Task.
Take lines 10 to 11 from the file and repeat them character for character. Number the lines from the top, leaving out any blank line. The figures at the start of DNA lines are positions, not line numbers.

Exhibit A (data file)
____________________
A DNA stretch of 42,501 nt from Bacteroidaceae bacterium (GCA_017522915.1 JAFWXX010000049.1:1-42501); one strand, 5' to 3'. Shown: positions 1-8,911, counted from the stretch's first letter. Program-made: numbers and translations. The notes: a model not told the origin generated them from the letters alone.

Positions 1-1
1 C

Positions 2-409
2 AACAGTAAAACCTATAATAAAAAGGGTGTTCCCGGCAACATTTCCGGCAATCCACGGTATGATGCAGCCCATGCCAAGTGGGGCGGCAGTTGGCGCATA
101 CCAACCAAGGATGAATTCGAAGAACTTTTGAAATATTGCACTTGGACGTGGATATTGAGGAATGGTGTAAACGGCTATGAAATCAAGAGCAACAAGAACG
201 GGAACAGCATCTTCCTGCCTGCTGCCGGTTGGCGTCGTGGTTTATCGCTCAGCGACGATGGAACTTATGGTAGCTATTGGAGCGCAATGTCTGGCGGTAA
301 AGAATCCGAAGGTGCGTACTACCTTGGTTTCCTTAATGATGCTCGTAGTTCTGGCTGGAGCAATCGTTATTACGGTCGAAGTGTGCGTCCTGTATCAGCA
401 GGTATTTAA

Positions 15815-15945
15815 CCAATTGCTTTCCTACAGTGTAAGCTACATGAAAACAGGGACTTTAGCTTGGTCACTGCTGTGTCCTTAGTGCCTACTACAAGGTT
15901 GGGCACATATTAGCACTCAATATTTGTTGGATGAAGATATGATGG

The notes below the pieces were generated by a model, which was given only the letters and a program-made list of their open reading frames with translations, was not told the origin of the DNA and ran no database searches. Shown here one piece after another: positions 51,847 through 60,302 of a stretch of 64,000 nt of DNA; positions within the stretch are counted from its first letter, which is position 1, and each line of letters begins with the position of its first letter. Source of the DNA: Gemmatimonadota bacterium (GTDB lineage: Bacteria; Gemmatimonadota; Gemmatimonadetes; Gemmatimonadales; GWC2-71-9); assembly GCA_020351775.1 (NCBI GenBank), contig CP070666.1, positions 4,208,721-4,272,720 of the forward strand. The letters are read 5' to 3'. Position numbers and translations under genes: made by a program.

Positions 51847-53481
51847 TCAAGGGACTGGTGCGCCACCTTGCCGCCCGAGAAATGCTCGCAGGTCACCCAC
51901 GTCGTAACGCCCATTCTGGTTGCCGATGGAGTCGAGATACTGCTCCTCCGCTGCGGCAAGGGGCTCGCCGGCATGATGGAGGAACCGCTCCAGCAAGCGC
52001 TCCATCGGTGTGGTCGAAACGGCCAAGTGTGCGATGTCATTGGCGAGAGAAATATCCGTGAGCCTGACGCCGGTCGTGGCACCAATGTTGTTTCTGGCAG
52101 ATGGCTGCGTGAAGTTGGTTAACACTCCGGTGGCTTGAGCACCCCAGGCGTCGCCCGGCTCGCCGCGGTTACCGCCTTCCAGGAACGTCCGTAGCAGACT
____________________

Positions 15815-15945
15815 CCAATTGCTTTCCTACAGTGTAAGCTACATGAAAACAGGGACTTTAGCTTGGTCACTGCTGTGTCCTTAGTGCCTACTACAAGGTT